Out of Deep Waters: Parish gets back much more than it gave to evacuees

Our two churches together make up a community of about the number of people who attend St Alban’s, Monroe LA. We may sometimes think that we’re too small to make a difference, or that we can’t afford to do very much. As you’ll see from the following story, it doesn’t take much to make a world of difference, and achieve so much with very little.

Episcopal News Service

[Episcopal News Service] St. Alban’s Episcopal Church in Monroe, Louisiana, knows what it means to be under water. The spring rains of 1991 flooded the parish’s low-lying neighborhood and ruined the brand-new parish hall. Since then the parish has often sheltered people looking for a place to get out of the way of storms in its rebuilt parish hall and it was no different after Hurricane Katrina.
This time, however, the decision to take in evacuees was in the hands of Senior Warden Reese Little. St. Alban’s, which has an average Sunday attendance of 80 people, has been without a rector for two years. He and his wife Dewana knew on Saturday, August 27, that the hurricane headed for Louisiana was going to be bad.

“We decided we needed to do this again,” Little said.

They began putting the wheels in motion. He printed up flyers and sent his two children to distribute them to the desk clerks as Monroe hotels. As evacuees arrived in town and began to search for rooms, some found hotels full. Desk clerks then passed them the word about St. Alban’s. At the height of their sheltering effort, 43 evacuees were living in the parish hall.

Little admits being a bit worried about how his fellow parishioners would react. “But they were all there, day and night,” he said. Some parishioners who had not been around much in the last two years showed up and worked alongside everyone else.

“We had a lot of support from other churches,” Little added.

Help came from the community as well. A real-estate agent with no connection with St. Alban’s as far as Little knows called one day to ask if they had lunch covered for that day. When she was told they did not, the agent called a caterer and had lunch sent in. A local country club did the same on another day. The night shift at a nearby factory that makes light bulbs for General Motors vehicles made barbecue for the evacuees.

A Red Cross representative came looking for the St. Alban’s shelter one day and got lost. She stopped at Tommy Smith’s house for directions. She was actually about two blocks from the church so Smith took her there. Little said that when Smith saw evacuees sleeping in the parish hall, he came back later with passes to the Monroe Athletic Club which he owns. He told Little that evacuees were welcome to come over to shower, swim, work out and watch television. Many evacuees went to the club especially to watch CNN for its hurricane coverage. Little said the Parish Hall doesn’t have cable. “All we had was ‘rabbit ears,'” he said.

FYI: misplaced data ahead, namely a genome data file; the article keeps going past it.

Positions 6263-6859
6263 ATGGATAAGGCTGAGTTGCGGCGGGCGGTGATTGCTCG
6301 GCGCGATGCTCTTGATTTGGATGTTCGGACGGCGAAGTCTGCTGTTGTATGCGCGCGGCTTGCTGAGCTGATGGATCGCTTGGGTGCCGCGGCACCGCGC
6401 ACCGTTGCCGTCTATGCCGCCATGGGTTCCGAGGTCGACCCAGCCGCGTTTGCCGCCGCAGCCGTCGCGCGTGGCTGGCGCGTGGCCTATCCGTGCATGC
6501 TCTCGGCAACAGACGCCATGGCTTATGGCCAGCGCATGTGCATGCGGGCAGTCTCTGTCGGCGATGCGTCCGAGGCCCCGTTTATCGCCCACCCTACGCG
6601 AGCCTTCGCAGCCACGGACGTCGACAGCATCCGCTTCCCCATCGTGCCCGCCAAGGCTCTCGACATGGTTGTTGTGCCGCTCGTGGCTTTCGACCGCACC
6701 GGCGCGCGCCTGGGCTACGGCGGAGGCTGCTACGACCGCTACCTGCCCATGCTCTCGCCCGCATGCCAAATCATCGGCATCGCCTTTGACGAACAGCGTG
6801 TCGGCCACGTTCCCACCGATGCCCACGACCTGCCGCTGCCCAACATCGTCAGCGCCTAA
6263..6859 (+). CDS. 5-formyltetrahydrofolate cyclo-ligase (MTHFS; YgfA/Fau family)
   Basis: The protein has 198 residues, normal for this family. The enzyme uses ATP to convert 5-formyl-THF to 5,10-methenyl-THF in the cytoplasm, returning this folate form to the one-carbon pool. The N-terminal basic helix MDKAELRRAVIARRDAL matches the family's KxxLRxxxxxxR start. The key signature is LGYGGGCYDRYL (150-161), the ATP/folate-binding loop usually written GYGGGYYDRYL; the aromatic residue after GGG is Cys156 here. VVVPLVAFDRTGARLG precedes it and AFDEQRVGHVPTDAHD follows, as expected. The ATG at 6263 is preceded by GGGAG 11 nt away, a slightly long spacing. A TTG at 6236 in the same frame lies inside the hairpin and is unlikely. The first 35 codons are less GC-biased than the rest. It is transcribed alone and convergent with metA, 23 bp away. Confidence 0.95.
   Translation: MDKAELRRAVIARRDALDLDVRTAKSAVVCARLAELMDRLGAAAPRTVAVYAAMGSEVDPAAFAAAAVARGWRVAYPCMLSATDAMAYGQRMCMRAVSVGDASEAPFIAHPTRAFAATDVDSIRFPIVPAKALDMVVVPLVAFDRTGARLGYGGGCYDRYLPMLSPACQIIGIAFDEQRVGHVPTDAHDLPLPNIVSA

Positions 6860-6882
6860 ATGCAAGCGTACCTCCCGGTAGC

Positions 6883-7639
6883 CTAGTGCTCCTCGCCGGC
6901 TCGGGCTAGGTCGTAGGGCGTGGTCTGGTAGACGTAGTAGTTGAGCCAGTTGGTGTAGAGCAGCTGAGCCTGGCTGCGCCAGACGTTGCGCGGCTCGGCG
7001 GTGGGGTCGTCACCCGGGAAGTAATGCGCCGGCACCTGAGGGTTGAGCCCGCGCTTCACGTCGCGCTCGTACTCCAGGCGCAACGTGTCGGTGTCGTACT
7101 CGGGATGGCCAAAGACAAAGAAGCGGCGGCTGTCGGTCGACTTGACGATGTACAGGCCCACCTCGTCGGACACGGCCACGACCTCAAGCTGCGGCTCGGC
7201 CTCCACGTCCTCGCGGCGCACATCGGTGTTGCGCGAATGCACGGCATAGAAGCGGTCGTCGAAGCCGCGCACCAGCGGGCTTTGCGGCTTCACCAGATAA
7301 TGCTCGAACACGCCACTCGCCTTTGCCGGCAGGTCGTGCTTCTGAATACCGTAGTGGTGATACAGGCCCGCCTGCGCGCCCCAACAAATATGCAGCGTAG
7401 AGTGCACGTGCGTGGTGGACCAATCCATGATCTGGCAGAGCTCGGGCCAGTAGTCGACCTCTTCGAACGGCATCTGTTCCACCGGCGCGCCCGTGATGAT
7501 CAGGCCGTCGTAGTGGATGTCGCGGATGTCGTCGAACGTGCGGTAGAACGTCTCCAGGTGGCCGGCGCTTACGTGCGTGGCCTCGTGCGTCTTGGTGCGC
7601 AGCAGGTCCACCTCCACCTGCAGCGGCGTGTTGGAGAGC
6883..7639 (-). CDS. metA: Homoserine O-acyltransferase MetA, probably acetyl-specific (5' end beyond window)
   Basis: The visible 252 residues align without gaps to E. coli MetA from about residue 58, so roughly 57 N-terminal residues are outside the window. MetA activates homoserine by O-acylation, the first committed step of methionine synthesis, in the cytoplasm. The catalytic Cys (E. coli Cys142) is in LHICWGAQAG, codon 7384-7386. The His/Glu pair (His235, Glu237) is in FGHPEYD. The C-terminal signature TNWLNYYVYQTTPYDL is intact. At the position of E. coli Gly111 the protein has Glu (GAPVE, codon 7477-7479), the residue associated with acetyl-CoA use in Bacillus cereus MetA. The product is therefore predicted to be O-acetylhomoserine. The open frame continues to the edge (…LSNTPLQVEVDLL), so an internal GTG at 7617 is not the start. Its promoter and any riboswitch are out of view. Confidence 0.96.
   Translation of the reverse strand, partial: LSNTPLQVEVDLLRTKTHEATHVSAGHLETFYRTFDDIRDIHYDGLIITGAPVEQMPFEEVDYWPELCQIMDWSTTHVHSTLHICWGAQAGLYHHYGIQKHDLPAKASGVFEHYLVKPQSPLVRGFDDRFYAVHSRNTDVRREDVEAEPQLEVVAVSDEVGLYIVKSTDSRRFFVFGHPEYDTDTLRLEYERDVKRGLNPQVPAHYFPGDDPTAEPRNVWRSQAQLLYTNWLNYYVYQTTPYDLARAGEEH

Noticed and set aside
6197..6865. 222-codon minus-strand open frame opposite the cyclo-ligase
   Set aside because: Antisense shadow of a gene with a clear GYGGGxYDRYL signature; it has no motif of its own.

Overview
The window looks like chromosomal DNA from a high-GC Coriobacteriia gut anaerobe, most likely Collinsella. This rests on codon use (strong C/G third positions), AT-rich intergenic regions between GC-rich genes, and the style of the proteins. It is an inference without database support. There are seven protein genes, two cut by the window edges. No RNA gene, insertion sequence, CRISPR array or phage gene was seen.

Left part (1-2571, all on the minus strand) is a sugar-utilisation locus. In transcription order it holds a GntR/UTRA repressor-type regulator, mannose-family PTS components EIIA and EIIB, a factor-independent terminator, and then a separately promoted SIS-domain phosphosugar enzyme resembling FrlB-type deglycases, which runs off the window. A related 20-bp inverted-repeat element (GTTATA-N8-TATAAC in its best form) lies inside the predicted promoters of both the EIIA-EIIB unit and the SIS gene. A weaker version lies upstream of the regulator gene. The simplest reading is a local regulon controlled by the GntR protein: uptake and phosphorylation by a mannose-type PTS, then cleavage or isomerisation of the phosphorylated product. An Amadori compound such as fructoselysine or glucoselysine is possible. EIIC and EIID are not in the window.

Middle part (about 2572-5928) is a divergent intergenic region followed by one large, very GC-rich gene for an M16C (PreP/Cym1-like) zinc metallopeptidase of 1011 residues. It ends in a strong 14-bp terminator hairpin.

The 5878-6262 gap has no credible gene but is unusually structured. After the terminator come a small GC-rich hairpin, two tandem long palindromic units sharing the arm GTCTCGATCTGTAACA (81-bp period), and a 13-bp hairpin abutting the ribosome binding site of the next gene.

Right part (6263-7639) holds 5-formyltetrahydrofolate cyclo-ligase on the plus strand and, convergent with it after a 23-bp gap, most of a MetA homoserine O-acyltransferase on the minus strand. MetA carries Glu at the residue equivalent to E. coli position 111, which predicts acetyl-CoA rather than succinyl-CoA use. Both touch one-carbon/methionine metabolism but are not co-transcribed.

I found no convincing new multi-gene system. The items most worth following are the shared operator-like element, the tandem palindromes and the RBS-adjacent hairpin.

The evacuees were a diverse crowd that included Christians, Muslims, a Jewish man and people of all ages. The parish hosted three baby showers for evacuees, two for mothers with nearly newborns and one for a young woman about to give birth.

Some people had resources to get back on their feet and did so. However, parishioners have raised $20,000 to help the others. They helped rent seven or eight homes, according to Little, paying rental and utility security deposits and first month’s rent. If people need a second month, Little said, the money will be there.

The last evacuees left St. Alban’s on September 6, according to the Rev. Terry Pannell, the parish’s supply priest. Pannell said he learned a lot from watching St. Alban’s parishioners in the last two and a half weeks. “They showed me what it means to really come together as a ministering community,” he said.

Little said the relief effort “really pulled our congregation together.” There have been heartbreaks and hard work along the way, he said. One day his wife took a phone call from a family looking for shelter. She thought they couldn’t take in anyone else. “She was trying hard to say no,” Little said.

But she listened to this mother’s story and she told her to come. The mother had a baby who is on a heart monitor and their alternative was to live in the back seat of their car, Little said. Dewana Little stood up a recent service at St. Alban’s and told the congregation “don’t ever say no.” Pointing to the mother and her baby, she said, “this is who I almost said ‘no’ to.”

She thanked the evacuees. “You all have done so much more for us than we have done for you,” Little reported his wife as saying.

Little said the parish is energized by its hurricane-relief work and hopes to capitalize on the renewed interest he senses in the parish. He wants the parish to develop a disaster plan and buy supplies so that parishioners are ready to go for the next group of evacuees because he knows “we’re going to do it again.”

— The Rev. Mary Frances Schjonberg is national correspondent for the Episcopal News Service.

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